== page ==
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Archive for September, 2007

25
Sep

Moving to double opt-in is a good idea, but you have to be careful how you implement it, otherwise you may end up inadvertently decimating your list!

Although the following instructions are specific to Constant Contact, the principle is applicable to other Email Service Providers that use a similar approach to handling single vs. double opt-in.

I recommend using what I call a “soft confirm” approach. Here’s how it works:

  1. Log in to your account.
  2. Turn on “Confirmed Opt-in” under the My Settings tab.
  3. Once this is set, start including a “Permission Reminder” at the top of your emails.

This will allow your subscribers to confirm their intention to receive your messages. The beauty of this approach is that you can still send emails to all of your subscribers, both confirmed and non-confirmed. Ideally, once your whole list is double opt-in, you will start enjoying a higher deliverability rate, because your account will be “upgraded” behind the scenes, and you emails will be delivered by top-tier servers which are ranked higher with major ISPs.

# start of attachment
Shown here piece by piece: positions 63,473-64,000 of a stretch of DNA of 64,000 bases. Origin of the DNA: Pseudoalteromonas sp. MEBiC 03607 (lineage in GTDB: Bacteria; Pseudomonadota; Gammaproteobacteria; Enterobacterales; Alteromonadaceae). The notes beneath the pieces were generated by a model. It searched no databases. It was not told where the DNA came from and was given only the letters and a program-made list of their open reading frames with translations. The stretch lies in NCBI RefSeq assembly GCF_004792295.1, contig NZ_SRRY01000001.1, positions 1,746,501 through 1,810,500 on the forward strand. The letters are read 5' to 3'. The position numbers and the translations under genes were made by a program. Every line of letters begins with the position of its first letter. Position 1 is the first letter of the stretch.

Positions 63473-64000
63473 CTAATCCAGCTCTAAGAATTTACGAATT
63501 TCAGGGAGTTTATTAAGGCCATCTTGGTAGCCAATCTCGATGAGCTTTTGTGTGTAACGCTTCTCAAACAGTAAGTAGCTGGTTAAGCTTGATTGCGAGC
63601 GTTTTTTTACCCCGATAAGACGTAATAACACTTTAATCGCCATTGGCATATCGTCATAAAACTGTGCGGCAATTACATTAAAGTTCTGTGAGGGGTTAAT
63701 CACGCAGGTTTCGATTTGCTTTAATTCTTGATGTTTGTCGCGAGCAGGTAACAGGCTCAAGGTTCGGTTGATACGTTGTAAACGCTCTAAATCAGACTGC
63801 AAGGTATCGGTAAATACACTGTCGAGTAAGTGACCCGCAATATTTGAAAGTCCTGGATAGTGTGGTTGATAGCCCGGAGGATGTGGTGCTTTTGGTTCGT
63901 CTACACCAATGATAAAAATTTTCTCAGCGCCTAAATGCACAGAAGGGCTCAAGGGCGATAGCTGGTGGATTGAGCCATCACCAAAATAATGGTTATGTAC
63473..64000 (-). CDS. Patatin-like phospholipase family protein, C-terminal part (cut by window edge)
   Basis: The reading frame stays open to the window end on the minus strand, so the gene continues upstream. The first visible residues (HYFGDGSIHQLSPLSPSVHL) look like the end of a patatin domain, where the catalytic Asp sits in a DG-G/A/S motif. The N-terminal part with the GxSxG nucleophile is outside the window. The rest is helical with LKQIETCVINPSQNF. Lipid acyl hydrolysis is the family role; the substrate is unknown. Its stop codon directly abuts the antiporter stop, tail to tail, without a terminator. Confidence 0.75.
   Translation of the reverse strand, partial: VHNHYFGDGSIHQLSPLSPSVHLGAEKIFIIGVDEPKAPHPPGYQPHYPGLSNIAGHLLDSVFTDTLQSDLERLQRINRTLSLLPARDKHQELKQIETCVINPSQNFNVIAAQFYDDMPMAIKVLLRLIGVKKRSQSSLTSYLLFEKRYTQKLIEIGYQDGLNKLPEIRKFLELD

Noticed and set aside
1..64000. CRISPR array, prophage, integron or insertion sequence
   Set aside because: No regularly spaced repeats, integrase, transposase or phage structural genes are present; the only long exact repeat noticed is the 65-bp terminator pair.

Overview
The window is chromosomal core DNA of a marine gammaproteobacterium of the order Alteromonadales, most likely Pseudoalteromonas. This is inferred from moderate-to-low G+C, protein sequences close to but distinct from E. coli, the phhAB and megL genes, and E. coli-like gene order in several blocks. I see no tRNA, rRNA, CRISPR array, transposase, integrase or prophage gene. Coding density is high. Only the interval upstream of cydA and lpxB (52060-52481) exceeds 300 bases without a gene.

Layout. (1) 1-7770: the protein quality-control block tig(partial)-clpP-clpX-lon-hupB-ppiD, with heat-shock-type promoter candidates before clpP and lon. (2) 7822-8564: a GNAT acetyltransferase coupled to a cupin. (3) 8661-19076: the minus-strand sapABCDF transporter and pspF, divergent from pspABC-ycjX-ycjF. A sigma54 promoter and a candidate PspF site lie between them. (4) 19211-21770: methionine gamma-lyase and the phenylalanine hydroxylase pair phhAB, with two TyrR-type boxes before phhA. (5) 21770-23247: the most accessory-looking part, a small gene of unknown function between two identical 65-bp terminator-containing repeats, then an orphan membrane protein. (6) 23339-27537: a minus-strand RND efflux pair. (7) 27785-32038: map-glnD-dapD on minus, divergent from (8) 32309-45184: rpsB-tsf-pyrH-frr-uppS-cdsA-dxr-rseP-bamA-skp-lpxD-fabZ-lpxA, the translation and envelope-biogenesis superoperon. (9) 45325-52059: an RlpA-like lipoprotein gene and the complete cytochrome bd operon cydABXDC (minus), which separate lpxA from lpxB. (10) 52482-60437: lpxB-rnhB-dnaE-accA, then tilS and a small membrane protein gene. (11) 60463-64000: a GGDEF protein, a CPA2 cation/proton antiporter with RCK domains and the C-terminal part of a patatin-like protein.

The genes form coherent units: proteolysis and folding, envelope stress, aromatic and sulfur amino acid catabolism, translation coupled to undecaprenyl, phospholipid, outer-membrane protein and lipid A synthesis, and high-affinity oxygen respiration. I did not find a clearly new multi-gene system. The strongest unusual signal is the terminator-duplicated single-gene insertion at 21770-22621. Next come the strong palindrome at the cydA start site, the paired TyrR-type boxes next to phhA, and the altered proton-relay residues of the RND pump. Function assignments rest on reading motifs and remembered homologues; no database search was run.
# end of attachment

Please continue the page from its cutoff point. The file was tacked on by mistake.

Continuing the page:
This way you will confirm your subscribers “softly”, over time, and switching to double opt-in will not cause you to lose any subscribers.

Alternatively – and I wouldn’t recommend you use this approach unless you’re 100% sure what the consequences might be – you could send your subscribers a “confirmation email”. This is a special kind of email, generated by Constant Contact. Once this email is sent you can’t send any more email to the same subscriber until s/he confirms. This can, potentially, be a very dangerous tactic. Let me explain.

Let’s say your open rate is an average 35%. This means, if your confirmation email gets opened by 35% of your subscribers, that’s the most you can expect to have confirm. In other words, if you start with a list of 1,000 subscribers, you may end up with a list thats only 1/3 the size of the original.

Most likely, some, if not most, of the other 650 subscribers would have been happy to continue to receive your emails, but they will be cut off. You wouldn’t want that to happen, now, would you?